|MadSci Network: Development|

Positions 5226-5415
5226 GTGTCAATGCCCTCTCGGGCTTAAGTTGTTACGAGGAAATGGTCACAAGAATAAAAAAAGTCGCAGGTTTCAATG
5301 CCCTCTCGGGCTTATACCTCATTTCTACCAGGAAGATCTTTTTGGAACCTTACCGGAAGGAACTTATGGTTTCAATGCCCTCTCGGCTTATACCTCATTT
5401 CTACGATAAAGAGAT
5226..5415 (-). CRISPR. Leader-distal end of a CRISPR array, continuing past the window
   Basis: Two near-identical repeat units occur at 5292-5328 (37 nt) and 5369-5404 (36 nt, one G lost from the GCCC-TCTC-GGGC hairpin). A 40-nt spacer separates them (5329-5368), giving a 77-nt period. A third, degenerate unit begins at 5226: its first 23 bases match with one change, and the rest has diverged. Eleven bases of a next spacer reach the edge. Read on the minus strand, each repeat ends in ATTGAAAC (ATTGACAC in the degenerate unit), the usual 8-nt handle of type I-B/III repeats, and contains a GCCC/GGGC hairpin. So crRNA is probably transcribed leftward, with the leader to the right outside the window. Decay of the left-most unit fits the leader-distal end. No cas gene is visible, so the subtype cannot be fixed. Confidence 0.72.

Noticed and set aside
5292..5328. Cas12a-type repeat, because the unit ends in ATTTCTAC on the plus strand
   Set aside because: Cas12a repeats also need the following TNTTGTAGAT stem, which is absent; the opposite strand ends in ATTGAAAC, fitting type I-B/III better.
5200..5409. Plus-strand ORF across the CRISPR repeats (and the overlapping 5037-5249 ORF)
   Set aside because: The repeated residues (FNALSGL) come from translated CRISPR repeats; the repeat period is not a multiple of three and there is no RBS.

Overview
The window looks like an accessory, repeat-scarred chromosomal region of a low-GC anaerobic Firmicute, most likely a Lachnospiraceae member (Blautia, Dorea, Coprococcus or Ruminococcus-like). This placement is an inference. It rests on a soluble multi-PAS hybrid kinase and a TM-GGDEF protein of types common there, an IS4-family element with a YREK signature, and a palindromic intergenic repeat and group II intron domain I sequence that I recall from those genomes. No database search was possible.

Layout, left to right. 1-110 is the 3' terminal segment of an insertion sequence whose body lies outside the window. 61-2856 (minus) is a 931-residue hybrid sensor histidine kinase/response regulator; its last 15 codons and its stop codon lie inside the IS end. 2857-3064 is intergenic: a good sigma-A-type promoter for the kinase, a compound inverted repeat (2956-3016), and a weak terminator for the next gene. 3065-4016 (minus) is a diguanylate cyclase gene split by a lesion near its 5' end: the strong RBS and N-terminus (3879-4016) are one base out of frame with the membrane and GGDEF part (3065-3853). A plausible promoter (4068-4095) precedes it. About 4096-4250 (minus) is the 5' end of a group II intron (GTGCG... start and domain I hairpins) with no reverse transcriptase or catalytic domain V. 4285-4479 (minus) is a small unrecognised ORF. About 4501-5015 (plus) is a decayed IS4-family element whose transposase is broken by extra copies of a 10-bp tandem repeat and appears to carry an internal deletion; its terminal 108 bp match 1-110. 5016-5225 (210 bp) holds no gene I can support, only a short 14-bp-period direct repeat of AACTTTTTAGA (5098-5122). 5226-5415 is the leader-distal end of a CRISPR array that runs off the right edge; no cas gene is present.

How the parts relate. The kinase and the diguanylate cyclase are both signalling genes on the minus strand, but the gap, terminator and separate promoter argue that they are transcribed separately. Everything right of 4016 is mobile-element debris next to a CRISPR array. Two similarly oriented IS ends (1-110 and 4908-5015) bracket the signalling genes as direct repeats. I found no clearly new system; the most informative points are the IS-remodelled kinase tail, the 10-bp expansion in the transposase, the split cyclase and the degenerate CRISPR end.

Dear Dominique, Your question concerns several tissues that are complex, and also diverse in organization among the many species you mentioned. Therefore, a comprehensive answer to your question is beyond the scope of this forum. To begin answering it, I will generalize that the eye is constructed so as to put an image of the outside world on the retina in an appropriate manner, such that any difference in the organization of the retina will be tightly correlated with differences in the organization of the rest of the eye. I will thus limit my discussion to divergences in retinal organization among mammals. To talk about differences between retinas, we must first characterize a “stereotypical” retina. As you know, the retina is located in the back of the eyeball. It is analogous to the film in a camera. That is, the retina is the only light-sensitive tissue in the eye. It is a three dimensional array of more than 50 cell types that receive light from the world, extract various temporal and spatial properties of that light, and transmit the information to the brain. Light entering the retina will be absorbed by photoreceptor cells. These can either be cones (various cone types are more or less sensitive to a given color of light) or rods (of which there is only one type, that is very good at sensing low levels of light). These photoreceptors are connected to bipolar cells, which relay the information to ganglion cells. Ganglion cells send their axons out of the retina, and the bundle of all these axons is the optic nerve. This nerve connects the retina to deep brain structures that are ultimately responsible for visual perception. This is the vertical pathway: photoreceptor to bipolar to ganglion cell. There are also lateral pathways: horizontal cells connect photoreceptor cells together, and amacrine cells mediate connections among bipolar cells, among ganglion cells, and among bipolar and ganglion cells. The pattern of connectivity between a ganglion cell and a pool of photoreceptors (that is, which bipolar, horizontal, and amacrine cells lie between them) determines the ganglion cell’s activity. You can get some fascinating results from this pattern. For example, there are ganglion cells in your eye that react only when objects move in a certain direction. This is a lot to take in, so please visit retina.mgh.harvard.edu to take a look at a picture of the retina. On the main page, click on the picture under "Our research goals." Most of what I described above is shown there both in a real retina and in a helpful schematic. Having sketched a portrait of the retina, we can talk about a difference in its organization among animals. Eyes are specialized either to focus on a point, a line (like the horizon), or some mixture of both. The retina will have a high concentration of cells in an area whose shape reflects this specialization. That is, if the eye is dedicated to looking at a point, the retina will have a roughly circular region of high cell density called the area centralis. If the eye is dedicated to looking at a line, the retina will have an elongated region of high cell density called the visual streak. Animals that live in habitats with little or no view of the horizon tend to have retinas dominated by an area centralis. In most primates and many birds and reptiles, the area centralis is so specialized for high acuity vision that the retina is actually thinned there to reduce the scattering of light entering the retina (light must go through ganglion and bipolar cells before it can be sensed by photoreceptors). This unique area centralis is termed a fovea. In humans, the fovea takes up 2% of the retinal area but accounts for 33% of all ganglion cells. Thus our vision is very sharp, and you can read this from a fair distance away if you look straight on (and the screen falls on your fovea). If you fix your gaze so that the screen is just in the corner of your eye, you will find that you can barely read this at all. That is because the image is not on your fovea, and only a small number of cells are responsible for sensing it. Animals that have visual streaks tend to live on the open plain. This organization is ideal for keeping much of the horizon in view, and thus avoiding predators. However, the acuity at any point on the visual streak tends to be lower than that of the area centralis. Now we can try to make connections between this organization on the retina level with other aspects of the eye. For example, animals with an area centralis tend to have finer eye movements than animals with a visual streak. If accurate vision is limited to a small area, you can see how fine-tuning eye movements so that a moving object can be fixed on that small area is advantageous. Animals with visual streaks do not need eye movements so fine, since they can see a relatively large area at reasonable acuity by keeping their eyes still. Thus, the eye musculature is likely to be different for animals with these two retina types. You can also imagine how pupils might vary between animals with foveas and streaks, admitting light in a characteristic shape. For more information, I would recommend R.W. Rodieck’s _The First Steps in Seeing_ to start. It is published by Sinauer Associates, copyright 1998. For a taste of the staggering diversity of eyes throughout phylogeny, I refer you to an article by Russel D. Fernald in Current Opinion in Neurobiology, 2000, 10:444-450, titled “Evolution of Eyes.” I am certain that tracing references through these two sources will lead you to most of what is known about your topic. Best, Michael Do
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